Photo credit: University of Texas at Austin

Newly developed stretchable electronic skin soon might give robots and other devices the same softness and touch sensitivity as human skin. This could prove especially promising for care of the aging, where a soft touch can make a huge difference.

 The new stretchable e-skin was developed by researchers at the University of Texas at Austin.

“Much like human skin has to stretch and bend to accommodate our movements, so too does e-skin,” said Nanshu Lu, PhD, a professor in the Cockrell School of Engineering’s Department of Aerospace Engineering and Engineering Mechanics who led the project. “No matter how much our e-skin stretches, the pressure response doesn’t change, and that is a significant achievement.”

Lu envisions the stretchable e-skin as a critical component for robot hands capable of mimicking human touch sensitivity. In caregiving settings like long-term care facilities, those robots could perform tasks such as checking a resident’s or patient’s pulse, providing gentle massages or assisting with daily activities. Lu emphasized the potential of robots to address the impending crisis of caregiving shortages, especially as the population ages globally.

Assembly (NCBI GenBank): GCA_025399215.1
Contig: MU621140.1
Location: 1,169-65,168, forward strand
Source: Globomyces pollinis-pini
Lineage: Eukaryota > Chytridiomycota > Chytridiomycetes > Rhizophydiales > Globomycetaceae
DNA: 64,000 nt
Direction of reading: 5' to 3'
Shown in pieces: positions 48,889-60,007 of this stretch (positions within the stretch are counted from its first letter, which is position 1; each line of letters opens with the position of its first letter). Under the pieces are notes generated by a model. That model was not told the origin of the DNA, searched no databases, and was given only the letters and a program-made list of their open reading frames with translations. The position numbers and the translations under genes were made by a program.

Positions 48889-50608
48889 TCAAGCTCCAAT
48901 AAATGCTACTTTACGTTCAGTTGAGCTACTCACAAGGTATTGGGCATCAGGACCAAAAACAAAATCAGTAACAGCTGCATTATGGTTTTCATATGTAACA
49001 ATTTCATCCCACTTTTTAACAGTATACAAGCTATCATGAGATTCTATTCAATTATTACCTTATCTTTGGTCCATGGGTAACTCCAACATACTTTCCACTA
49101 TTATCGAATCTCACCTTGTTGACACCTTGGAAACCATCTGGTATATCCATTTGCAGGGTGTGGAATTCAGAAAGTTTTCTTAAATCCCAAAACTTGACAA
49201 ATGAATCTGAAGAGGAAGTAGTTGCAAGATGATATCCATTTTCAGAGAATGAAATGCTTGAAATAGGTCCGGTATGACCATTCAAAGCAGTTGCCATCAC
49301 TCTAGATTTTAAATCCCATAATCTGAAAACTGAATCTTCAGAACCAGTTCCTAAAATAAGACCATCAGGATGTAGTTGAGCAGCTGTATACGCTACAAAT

“In the future, if we have more elderly than available caregivers, it’s going to be a crisis worldwide,” Lu said. “We need to find new ways to take care of people efficiently and also gently, and robots are an important piece of that puzzle.”

Traditional e-skin technology senses pressure from contact but struggles when stretched, leading to inaccurate readings and potentially excessive force application by robots. The newly developed stretchable e-skin, however, overcomes this limitation, enabling robots to perform sensitive tasks accurately without damaging delicate objects or applying unnecessary force.

Demonstrations of the stretchable e-skin showcased its versatility, with inflatable probes accurately capturing pulse waves and grippers securely holding objects without dropping them. The inflated skin-wrapped probe was used on human subjects to capture their pulse and pulse waves accurately. The deflated grippers can conformably hold on to a tumbler without dropping it, even when a coin is dropped inside. The device also pressed on a crispy taco shell without breaking it.